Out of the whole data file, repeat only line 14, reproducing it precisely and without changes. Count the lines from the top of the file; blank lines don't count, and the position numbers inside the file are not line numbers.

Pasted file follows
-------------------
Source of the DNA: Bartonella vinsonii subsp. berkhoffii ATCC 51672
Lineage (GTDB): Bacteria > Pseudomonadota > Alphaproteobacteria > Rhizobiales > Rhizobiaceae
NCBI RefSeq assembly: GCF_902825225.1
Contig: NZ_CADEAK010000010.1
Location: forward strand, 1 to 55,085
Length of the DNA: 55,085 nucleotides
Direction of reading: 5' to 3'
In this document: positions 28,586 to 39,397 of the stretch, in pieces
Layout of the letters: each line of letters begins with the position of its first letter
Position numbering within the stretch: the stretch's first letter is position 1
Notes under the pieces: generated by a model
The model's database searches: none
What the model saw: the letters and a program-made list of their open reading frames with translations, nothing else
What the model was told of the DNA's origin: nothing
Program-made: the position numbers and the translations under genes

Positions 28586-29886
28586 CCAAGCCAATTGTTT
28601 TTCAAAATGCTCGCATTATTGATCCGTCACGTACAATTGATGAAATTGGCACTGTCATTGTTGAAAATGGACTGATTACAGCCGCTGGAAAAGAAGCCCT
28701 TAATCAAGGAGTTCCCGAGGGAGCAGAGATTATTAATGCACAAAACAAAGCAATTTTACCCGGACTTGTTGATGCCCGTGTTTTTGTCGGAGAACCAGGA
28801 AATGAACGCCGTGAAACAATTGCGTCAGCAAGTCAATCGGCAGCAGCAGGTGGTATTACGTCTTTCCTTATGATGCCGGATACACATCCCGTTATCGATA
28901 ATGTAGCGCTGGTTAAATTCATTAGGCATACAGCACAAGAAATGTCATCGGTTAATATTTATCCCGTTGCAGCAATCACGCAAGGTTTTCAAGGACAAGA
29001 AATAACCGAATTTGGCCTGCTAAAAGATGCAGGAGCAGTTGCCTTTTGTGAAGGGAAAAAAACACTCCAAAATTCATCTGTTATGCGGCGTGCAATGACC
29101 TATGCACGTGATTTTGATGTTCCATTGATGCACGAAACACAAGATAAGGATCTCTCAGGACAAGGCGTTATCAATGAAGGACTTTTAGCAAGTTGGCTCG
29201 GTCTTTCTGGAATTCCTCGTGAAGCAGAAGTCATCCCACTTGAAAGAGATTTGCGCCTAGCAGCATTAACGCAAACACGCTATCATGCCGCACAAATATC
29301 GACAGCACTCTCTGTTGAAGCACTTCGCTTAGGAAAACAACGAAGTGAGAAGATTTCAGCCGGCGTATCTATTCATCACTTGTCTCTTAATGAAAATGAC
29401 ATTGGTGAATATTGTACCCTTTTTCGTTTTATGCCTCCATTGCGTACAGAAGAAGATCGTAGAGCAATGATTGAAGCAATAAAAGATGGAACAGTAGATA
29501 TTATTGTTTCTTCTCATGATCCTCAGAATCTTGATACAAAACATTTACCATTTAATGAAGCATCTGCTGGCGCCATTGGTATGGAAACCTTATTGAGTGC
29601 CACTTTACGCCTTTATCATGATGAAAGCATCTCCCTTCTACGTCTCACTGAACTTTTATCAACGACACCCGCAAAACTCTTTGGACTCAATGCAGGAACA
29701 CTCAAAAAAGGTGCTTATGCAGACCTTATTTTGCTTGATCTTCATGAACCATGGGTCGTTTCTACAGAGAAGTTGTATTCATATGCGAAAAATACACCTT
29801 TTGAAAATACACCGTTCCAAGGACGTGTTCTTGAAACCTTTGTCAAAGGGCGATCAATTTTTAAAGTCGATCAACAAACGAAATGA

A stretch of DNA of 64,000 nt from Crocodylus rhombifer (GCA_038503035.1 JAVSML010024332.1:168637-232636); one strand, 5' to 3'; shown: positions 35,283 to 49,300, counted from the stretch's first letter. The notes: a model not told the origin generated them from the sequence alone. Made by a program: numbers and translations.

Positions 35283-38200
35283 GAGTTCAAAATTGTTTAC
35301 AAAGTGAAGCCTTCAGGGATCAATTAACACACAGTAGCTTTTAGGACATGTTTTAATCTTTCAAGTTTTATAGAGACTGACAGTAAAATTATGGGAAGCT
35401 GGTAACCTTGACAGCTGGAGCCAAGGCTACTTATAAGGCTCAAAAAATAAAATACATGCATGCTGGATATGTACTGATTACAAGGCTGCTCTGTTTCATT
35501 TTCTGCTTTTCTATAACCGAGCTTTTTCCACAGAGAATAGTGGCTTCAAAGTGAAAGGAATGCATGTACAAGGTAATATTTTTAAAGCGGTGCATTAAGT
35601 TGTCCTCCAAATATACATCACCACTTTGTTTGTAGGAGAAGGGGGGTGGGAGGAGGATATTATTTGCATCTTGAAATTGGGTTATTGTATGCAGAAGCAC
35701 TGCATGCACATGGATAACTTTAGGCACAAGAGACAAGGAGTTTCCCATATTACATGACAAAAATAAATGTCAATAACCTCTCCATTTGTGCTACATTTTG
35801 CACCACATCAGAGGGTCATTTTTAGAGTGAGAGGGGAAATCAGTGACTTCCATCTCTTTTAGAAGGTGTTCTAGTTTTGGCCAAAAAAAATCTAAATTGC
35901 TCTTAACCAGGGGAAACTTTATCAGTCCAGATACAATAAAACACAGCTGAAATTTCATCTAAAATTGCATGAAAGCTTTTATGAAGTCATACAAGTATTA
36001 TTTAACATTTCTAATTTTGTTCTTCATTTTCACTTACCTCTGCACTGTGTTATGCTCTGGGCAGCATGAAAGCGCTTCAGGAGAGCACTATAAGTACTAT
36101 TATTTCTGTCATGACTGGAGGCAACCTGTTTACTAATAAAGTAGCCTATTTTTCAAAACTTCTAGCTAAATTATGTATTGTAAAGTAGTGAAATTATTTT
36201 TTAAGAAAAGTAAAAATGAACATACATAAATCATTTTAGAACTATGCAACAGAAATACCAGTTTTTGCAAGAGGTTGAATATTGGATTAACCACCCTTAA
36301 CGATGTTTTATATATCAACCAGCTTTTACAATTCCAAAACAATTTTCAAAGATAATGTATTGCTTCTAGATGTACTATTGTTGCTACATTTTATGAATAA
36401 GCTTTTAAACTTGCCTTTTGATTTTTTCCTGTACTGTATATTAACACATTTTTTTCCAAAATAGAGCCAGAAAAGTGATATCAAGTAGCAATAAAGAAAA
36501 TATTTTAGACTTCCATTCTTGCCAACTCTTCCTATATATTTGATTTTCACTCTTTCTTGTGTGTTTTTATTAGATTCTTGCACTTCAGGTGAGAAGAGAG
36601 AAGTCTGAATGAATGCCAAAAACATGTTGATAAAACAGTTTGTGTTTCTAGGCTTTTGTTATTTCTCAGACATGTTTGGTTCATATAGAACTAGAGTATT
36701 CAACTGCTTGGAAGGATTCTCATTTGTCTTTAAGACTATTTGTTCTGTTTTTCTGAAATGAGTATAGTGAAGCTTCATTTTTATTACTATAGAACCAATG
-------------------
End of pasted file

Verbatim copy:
What the model was told of the DNA's origin: nothing